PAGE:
This is a call to love the unlovable devoid of any cost-benefit calculation. But the circle can be widened even more. Beyond the sphere of those who are unable to repay us with good, there are those more than able to pay us—with evil. It's with respect to this outermost concentric circle, those by whom we have been wronged and to whom our only natural inclination is hatred and despisement, that Jesus utters his boldest ethical imperative: "Love your enemies."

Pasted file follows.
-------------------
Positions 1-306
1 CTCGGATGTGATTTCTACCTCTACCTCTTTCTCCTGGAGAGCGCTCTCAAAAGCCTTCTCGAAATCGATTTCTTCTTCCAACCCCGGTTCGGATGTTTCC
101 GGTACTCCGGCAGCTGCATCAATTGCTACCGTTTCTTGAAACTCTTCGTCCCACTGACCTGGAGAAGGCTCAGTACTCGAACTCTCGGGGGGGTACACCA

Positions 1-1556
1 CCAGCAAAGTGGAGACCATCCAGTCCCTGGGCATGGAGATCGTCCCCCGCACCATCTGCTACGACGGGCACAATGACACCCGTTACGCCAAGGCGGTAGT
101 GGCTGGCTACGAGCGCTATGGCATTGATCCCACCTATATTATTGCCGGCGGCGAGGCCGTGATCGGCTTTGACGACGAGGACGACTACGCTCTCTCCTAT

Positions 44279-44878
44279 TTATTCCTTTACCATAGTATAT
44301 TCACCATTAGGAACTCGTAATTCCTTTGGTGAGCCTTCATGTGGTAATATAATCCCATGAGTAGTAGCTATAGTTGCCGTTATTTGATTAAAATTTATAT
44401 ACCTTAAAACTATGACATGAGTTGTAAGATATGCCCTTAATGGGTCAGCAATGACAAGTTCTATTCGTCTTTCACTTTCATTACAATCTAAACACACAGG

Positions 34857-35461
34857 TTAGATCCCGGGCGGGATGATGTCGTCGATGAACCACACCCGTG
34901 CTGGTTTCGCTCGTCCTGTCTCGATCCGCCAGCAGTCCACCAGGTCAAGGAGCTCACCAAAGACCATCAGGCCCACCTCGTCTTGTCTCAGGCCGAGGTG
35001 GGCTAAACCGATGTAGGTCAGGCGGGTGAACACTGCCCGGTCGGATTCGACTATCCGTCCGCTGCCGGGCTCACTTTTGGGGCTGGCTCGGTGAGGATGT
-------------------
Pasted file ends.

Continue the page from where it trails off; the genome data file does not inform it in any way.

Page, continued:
These famous words are uttered in contrast to the familiar: "You have heard that it was said, 'You shall love your neighbor and hate your enemy.'" (Mt. 5:43) That's a clear ethic, and a doable one. The old lines are drawn—Jew versus Gentile; friend versus enemy; us versus them. "Love your neighbor" is taken from Leviticus 19:18, while "hate your enemy" is not a wording found in the Old Testament, though the sense arguably is. What's more visceral, more human, than that? No matter where we draw the line, it seems obvious that "natural" love, or what I've called "expanded egoism," only goes so far. There will always be an "other"—which is to say, a person, a community, an ethnic group, a nation—whom our nature feels no desire whatsoever to benefit. Staring us in the face, Jesus beckons, "Those are precisely the ones you must love." He's bent on uprooting our deeply planted tribalism.